I’m not. However, I realize that many lawyers are uncomfortable – actually many people are – asking for referrals.

It gets worse when one suggests that lawyers should ask for testimonials. Both are important for business development however. It’s instant credibility. If a client or former client or even just a contact suggests that someone

The vast majority of new legal work for lawyers comes from referrals, whether they be from clients, former clients, or other people who, know like and trust you. Often called word-of-mouth marketing, primarily new work comes because of what other people say about you. (One exception obviously is plaintiff’s work, which is basically garnered through

After 25-plus years in marketing lawyers, it continues to amaze me that some lawyers do not understand why cross-selling so often doesn’t work.  The thinking seems to go, “I’m good at… (fill in the blank), we’re partners, and they should just refer ‘their’ clients to me so I’ll have more work.”

The question is “why

Most lawyers understand the referral adage "give to get." It’s pretty simple really. If you refer potential business to others, most will refer work in return, if for no other reason than they’ll feel an obligation to do so. Not everyone does, but most will.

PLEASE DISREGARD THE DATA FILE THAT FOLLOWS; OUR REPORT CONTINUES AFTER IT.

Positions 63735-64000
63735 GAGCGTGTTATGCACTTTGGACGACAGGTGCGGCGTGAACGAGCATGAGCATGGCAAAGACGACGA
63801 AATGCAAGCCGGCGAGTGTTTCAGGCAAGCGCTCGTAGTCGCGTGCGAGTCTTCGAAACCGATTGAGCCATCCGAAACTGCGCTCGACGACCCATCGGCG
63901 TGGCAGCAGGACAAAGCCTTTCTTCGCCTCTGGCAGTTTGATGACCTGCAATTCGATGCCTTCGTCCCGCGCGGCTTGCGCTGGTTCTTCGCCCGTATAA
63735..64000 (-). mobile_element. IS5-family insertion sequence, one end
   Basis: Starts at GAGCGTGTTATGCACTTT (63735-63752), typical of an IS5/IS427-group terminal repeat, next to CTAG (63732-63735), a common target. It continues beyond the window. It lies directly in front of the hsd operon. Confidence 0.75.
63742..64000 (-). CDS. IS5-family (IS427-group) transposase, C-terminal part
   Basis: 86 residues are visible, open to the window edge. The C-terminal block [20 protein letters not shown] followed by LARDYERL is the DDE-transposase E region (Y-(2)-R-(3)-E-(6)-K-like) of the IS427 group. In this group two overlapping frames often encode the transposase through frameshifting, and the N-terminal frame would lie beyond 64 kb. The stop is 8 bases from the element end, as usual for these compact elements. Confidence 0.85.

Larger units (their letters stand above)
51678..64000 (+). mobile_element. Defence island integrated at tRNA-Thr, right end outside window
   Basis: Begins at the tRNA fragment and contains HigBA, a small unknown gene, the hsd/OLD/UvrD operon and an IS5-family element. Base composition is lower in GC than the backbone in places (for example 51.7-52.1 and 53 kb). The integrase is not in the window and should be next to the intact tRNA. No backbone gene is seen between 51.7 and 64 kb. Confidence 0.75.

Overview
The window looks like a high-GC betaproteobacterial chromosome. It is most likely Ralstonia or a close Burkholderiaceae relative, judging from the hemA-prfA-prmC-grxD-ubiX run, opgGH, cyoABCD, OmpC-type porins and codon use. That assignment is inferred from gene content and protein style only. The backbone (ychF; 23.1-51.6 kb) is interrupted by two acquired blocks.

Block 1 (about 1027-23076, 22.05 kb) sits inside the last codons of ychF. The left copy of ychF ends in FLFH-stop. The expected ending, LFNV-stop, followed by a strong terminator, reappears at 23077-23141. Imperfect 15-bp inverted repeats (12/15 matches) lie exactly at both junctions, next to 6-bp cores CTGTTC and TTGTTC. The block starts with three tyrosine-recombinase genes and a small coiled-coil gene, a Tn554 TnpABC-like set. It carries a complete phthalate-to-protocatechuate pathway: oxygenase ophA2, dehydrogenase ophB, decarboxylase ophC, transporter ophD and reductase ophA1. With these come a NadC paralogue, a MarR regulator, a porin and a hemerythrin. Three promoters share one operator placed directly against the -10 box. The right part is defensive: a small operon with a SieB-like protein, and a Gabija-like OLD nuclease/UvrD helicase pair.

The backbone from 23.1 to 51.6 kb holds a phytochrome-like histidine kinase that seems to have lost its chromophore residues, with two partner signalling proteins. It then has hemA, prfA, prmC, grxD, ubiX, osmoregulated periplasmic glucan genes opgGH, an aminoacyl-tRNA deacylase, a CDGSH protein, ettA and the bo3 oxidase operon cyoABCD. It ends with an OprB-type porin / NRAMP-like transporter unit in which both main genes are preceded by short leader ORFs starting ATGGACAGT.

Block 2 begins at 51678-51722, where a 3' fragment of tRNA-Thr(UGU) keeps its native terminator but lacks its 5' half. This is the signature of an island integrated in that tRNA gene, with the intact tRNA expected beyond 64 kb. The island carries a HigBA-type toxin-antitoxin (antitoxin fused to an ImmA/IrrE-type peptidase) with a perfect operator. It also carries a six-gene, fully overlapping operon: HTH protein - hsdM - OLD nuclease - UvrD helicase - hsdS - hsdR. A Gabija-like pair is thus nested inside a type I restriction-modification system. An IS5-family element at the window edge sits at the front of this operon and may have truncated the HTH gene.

Unfortunately, many of us are regularly guilty of not proactively

There could be a number of reasons that clients might bad mouth your firm. As the saying goes, an unhappy client/customer will tell up to 10 people how dissatisfied they are with a product or service. For a lawyer, that can be the kiss of death, since anywhere from 71% to 80% of new matters

Usually, I don’t post about articles that are only available by subscription, since most readers are not going to sign up and pay to see the article. However, a recent one on LawyersUSA Online gave some pretty simple steps to increase referrals, and I thought they were worth mentioning.

The five pretty basic tips include: